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Seeing Further, Staying Safer: Kopin Corporation’s “Golden-i” System with Verizon 4G LTE

It will help create a new standard for response which may help public safety agencies to advance even further towards their goals of protecting life and property

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Kopin Corporation’s “Golden-i” in action.

Photo courtesy Verizon

By Gregory Bogosian
FireRescue1 Contributor

The following is paid content sponsored by Verizon

As technology has advanced over the years and worked its way into the realm of public safety, a few notable inventions have been so revolutionary as to redefine standard operating procedures. For police officers, examples of this include radar and dashcams; for firefighters, thermal imaging cameras and PASS alarms; and for EMS in more recent years, the advent of advanced biosensors which allow for a broader understanding of patient status.

All of these technologies, however, have one serious limitation: they are only accessible to the people who are physically present at a scene or call. Transmission of information regarding what’s transpiring at these incidents, especially those which are particularly active or dynamic, is still for the most part limited to a relatively low-bandwidth technology: the human voice transmitted over LMR (Land Mobile Radio) systems.

While LMR is a tried-and-true communications method, there is only so much that responders can do to transmit information via that means when they are otherwise occupied with a scene; even commanders who are physically present may not have the best possible information to guide their response plan.

Recently, however, I had a chance to look at a new product which could transcend those limits and bring new capabilities to the responders on scene, their command staff, and dispatchers alike: Kopin Corporation’s “Golden-i” headset system with Verizon Wireless 4G LTE connectivity.

Many of you may already be thinking to yourselves, “Great, another camera,” but the Golden-i is far more than that. Imagine not only having the capability to transmit audio and video live from your point of view, but also having access to a heads-up display which can show you critical information both from your own gear (as is the case with current SCBA-display systems in fire helmets), while also receiving real-time information (like an MDT can), delivered right to you even after you’re out of your response vehicle.

What if that same system could also incorporate biometric sensors (as Golden-i does through integration with the BIOMatrix system to alert your scene commander or dispatcher when you might be in distress with an alarm that includes your location within a building or area? (PASS systems for firefighters are great, but they’re a local alarm, and might be subject to “alarm fatigue,” where you hear an alarm so often that your brain dismisses it — we’ve all heard that trill of multiple alarms going off outside a scene after people take gear off, or stand still too long.)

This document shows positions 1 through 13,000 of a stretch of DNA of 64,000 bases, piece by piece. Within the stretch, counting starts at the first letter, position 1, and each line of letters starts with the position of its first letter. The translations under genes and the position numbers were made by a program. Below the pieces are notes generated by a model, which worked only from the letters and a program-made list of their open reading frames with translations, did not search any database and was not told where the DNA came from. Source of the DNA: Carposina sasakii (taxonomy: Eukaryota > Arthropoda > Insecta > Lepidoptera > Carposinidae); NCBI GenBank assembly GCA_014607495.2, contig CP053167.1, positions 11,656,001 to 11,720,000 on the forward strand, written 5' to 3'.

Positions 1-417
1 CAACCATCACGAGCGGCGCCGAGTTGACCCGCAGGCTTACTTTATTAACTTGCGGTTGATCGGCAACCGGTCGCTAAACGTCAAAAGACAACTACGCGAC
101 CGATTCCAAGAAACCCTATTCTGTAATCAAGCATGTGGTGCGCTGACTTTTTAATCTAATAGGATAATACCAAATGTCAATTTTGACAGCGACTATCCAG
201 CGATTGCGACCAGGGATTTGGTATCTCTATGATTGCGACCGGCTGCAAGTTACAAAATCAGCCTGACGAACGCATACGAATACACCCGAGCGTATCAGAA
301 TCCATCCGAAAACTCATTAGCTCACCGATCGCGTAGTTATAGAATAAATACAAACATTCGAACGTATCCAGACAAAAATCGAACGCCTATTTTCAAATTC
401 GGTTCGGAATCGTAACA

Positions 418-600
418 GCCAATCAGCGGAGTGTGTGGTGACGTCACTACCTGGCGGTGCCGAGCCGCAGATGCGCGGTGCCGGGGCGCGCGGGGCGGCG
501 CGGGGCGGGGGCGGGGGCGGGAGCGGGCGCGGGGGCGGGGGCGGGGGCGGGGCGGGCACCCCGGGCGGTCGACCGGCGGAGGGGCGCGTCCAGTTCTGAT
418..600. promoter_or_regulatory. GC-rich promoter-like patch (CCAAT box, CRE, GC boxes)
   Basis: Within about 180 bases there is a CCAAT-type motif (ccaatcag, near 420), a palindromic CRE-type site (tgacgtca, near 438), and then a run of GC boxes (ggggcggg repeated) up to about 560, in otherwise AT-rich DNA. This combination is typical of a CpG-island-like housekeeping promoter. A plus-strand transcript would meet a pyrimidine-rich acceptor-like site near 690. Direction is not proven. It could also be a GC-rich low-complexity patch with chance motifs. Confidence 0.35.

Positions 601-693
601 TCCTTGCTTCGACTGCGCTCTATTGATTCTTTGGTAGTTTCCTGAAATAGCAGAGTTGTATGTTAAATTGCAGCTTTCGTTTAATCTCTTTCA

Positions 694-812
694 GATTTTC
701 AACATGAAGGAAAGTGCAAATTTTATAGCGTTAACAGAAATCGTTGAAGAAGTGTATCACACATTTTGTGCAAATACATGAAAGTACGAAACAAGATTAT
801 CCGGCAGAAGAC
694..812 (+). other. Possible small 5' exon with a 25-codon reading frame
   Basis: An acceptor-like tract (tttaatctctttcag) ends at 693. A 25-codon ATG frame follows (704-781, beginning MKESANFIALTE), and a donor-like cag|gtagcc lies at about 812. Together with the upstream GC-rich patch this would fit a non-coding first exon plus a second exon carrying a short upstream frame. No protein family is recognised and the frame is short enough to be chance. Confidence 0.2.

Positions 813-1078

How about if they system also incorporated a thermal imaging camera such that you could pull up an infrared view of what’s in front of you? For firefighters, the usage is obvious, but for police officers, wouldn’t it be great to be able to go into a dark area already knowing someone’s location? Again, Golden-i makes this possible.

Perhaps one of the most exciting possibilities, added for firefighters specifically but really of use to all public safety personnel, is the ability to incorporate geographic data sets, such as building floor plans, fire hydrant locations, and more, to give the individual firefighter/responder instant knowledge of their position relative to a structure or resource, and to give their commanders a broad overview of the position of all their personnel, helping to increase safety and the efficiency and efficacy of the overall response.

All of this is possible with Golden-i when combined with the Verizon 4G LTE network. By pairing miniaturized technology with the dynamic capabilities of high-speed mobile broadband, Golden-i will allow responders to have a clear picture of what’s going on at a scene even if they’re not the first to arrive, and, through the heads-up display placed below their right eye on a lightweight boom, help give them the data they need to be safe and effective as they do their jobs. Commanders will have a portable, comprehensive means of assessing a scene within their response area without being physically on-site, and also of checking on their personnel’s well-being. Dispatchers can tell if their responders are in trouble and get help sent right away, and can tell at a glance if an incident is going to require more resources.

All of these capabilities will become a reality as Golden-i continues to be developed and deployed.

Think about how much more difficult, inefficient, and perhaps even dangerous your job would be without the technology and gear that you currently use in your everyday role as a public safety professional. Golden-i will connect and centralize many of those pieces of gear into one user-wearable interface which enables you to communicate with others in your own and other agencies (fostering true interoperability). By bridging the communications gap between spoken words (if there’s time to send them) and visual information (much more rapid transmission and reception), it will help create a new standard for response which may help public safety agencies to advance even further towards their goals of protecting life and property, while at the same time providing the highest level of safety possible for those who run into harm’s way.